For the active set, there's no shortage of opportunities for beach volleyball, snorkelling, diving, jet skiing, parasailing and sport fishing. You can also hike, canoe, picnic and camp at Hugh Taylor Birch State Park along the beach.

After a day's worth of activity, you'll need to refuel. Worth a taste is the fish soup and the stone crab ravioli at 3030 Ocean, home of the 2010 king of American seafood, chef Dean Max. Or spend the evening sampling the city's best tapas, including alligator bites, at Café Tu Tu Tango.

Tampa Bay

Like most other Florida destinations, Tampa Bay serves plenty of surf and sun. But you can also add great gardens, serene sunsets, shopping, unique architecture, theme parks, plenty of water sports and golf.

There are close to 100 courses in the area, and with its subtropical climate, almost every day is a perfect day for golf in Tampa Bay.

If you're looking for a pursuit to get your heart pounding quicker, Busch Gardens has launched a fast coaster called Cheetah Hunt, which propels riders up to speeds of 100 km/h. You can also watch live cheetahs being led in daily sprints by their trainers at the park.

For a slightly milder thrill, visitors can strap themselves into a high-wire bike nine metres above the ground and travel along a 30-metre steel cable (the longest such ride in an American museum), or brave Disasterville, an interactive exhibit where hurricanes, lightning, volcanoes, earthquakes and other natural disasters are simulated. Both attractions are part of MOSI -- the Museum of Science & Industry.

To learn more about this part of the United States, exhibits at the Tampa Bay History Centre feature 12,000 years of Florida stories, ranging from cattle drives to cigar stores.

An eerier educational opportunity awaits during a nighttime ghost tour of the city, led by candlelight.

There are also great options for shopping, from designer shops at the International Plaza to bargains at Ellenton Outlet Mall, and for dining, such as the Tahitian Inn, where Latin and Asian influences combine in the Kon Tiki menu.

If you head out of town to St. Petersburg, there are a couple of new attractions -- a Salvador Dali Museum and a Chihuly Collection -- that are getting favourable reviews.

Also located west of Tampa is the Clearwater Marine Aquarium, where you'll find one of the world's most famous dolphins, Winter, who received a prosthetic tail after an accident with a crab trapline.

Winter's inspirational story is chronicled in this fall's movie, Dolphin Tale, starring Morgan Freeman and Ashley Judd. Thanks to the release of the film, a $10-million expansion is taking place at the aquarium to accommodate an expected increase in visitors.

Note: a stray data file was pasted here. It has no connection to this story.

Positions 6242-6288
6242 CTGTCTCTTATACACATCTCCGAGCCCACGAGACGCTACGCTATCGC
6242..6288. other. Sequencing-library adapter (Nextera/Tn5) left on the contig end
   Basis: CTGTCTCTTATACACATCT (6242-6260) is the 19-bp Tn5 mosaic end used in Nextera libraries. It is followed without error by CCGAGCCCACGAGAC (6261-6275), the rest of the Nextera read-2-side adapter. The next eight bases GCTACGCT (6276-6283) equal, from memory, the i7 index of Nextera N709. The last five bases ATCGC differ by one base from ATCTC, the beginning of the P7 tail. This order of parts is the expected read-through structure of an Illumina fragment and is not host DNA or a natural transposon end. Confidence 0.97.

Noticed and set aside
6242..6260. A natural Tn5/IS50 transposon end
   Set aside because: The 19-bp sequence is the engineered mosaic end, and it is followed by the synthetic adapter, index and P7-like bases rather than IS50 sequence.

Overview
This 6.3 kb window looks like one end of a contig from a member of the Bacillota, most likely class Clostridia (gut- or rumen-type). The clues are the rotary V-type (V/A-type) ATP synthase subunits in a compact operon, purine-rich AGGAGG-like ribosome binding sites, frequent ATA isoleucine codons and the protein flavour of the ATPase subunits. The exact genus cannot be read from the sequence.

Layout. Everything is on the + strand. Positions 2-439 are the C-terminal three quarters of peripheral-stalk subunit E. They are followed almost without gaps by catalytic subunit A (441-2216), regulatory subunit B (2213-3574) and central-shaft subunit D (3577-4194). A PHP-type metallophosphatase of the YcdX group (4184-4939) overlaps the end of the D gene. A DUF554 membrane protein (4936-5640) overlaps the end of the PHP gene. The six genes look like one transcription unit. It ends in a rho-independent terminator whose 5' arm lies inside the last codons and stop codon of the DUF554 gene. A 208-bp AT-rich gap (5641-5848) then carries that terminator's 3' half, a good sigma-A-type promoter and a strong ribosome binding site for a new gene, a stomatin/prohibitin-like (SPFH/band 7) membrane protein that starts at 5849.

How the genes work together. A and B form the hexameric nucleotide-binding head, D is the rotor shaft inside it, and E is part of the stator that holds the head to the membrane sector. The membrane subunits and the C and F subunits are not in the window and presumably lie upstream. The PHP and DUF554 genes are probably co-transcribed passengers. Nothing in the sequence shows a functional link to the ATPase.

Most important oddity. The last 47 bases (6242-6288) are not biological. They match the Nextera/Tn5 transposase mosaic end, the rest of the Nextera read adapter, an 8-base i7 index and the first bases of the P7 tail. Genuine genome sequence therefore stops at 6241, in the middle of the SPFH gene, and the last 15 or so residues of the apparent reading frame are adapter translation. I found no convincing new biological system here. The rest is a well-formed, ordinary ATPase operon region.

One of the movie's stars, Harry Connick Jr., says the movie has something for every member of the family, reflecting the myriad of choices Florida itself offers. There is truly something for everyone in the Sunshine State.

-- Postmedia News

Fun facts about Florida

F is for flora and fauna, because tropical plants and lush gardens are an attraction almost everywhere in the state. The state flower is the orange blossom, which is appropriate, as Florida provides the world with 30 to 40 per cent of its orange juice.

L is for lightning. The American city with the highest rate of lightning strikes per capita is Clearwater. As a result, a special website has been set up to monitor and detect lightning in the area.

O is for Orlando, which attracts more tourists than any other theme park destination in the U.S. Of the city's approximately 50 million visitors annually, two million are international visitors.

R is for river. Florida is the only state that's home to two rivers with the same name -- Withlacoochee. There's one Withlacoochee in the north and one in the central part of the state. They have nothing in common except the name.

I is for invention. Florida can lay claim to plenty of inventions, including mechanical refrigeration (1851), the world's first Snappin' Turtle riding lawn mower (1948), suntan cream (1944) and Gatorade (1965). The state was also home to the first automated banking machine, installed largely for the convenience of in-line skaters; this is also the place where the phrase "cool as a cucumber" originated.

D is for dolphin. Though the Clearwater Marine Aquarium is currently taking centre stage with the release of a movie that features its star dolphin, Winter, the Miami Seaquarium was home to the first dolphin star, Flipper, which was actually played by five different dolphins over the years.

A is for alligators, the official state reptile. Florida is home to a number of alligator farms and parks that allow visitors to learn more about this animal, such as the fact that they live for 35 to 50 years in the wild, but up to 60 to 80 years in captivity. Sometimes used in culinary pursuits, the tail of the alligator provides the best cut of meat.

Enter to win free travel

This fall, you can win travel prizes from WestJet and WestJet vacations. To win, keep the Fly Free game board from yesterday's paper, and then collect daily game pieces until Thursday, Nov. 3. More information is at

Republished from the Winnipeg Free Press print edition October 29, 2011 D4